NJ Lawmakers Hold Hearing On Gateway Tunnel Project

Sep 25, 2017

Gateway Program Development Corporation executive director John Porcari testifies at legislative hearing.

The Gateway Project to construct two rail tunnels under the Hudson River between New Jersey and New York could take until 2030 to complete. But it might not begin if federal funding is not forthcoming.

New Jersey state Senator Bob Gordon says the two states have agreed to put up 50 percent of the construction costs, but there's no clear commitment from the federal government for the other half.

"We are ready to begin construction of a new portal bridge to replace the antiquated swing bridge over the Hackensack River that is the worst choke point on the Northeast Corridor, but the funding isn't there yet."

Gordon says it would be 'commuter Armageddon' if one of the existing tunnels had to be closed to repair damage caused by flooding from Superstorm Sandy five years ago.

Gateway Program Development Corporation director John Porcari says Gateway is the most urgent infrastructure project in America.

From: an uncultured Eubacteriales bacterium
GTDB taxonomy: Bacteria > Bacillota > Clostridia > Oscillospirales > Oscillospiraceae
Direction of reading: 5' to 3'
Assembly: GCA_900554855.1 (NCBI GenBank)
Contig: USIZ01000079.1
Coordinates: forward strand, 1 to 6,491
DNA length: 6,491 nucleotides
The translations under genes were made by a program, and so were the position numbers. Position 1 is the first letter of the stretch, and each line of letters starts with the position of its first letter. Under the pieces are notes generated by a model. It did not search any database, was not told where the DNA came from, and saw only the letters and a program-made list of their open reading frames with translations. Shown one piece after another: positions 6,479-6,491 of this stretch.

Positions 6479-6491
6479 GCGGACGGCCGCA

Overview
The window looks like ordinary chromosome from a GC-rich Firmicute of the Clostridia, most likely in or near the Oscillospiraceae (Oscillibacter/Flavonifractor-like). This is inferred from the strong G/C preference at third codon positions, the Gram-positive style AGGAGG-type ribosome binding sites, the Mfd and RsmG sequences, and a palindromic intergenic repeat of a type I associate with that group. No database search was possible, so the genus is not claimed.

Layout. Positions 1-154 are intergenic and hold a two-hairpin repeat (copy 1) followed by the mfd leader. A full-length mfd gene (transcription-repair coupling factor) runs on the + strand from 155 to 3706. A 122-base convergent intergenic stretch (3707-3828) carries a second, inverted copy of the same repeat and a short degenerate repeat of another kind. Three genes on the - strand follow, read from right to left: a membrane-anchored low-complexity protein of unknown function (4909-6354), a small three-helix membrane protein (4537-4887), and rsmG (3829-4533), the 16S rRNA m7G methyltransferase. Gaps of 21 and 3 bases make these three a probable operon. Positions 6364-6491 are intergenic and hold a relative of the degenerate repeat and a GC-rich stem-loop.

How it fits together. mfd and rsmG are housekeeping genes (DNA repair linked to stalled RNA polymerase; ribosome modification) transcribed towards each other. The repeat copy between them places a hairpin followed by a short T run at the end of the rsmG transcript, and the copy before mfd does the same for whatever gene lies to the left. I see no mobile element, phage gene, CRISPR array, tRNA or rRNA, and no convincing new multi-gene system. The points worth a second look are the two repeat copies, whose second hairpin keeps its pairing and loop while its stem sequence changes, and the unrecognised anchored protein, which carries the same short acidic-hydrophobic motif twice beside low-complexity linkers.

“No other project seeks to address the multiple single points of failure that put 10 percent of America’s gross domestic product at risk every day.”

Without U-S funding for the $27 billion-dollar project, Porcari told lawmakers there's no plan B.

“I have never seen a project of national significance that didn’t have a federal funding component. It’s simply beyond the capacity, even the combined capacity, of the two states, New Jersey and New York, to do on their own.”

Tom Wright, the President of the Regional Plan Association, says delays in getting the project underway will make it more expensive.

"Often costs on these projects escalate at about 5 percent a year. Every single year that we delay building Gateway adds roughly a billion dollars to the cost of the project. Every month we delay adds almost $100 million."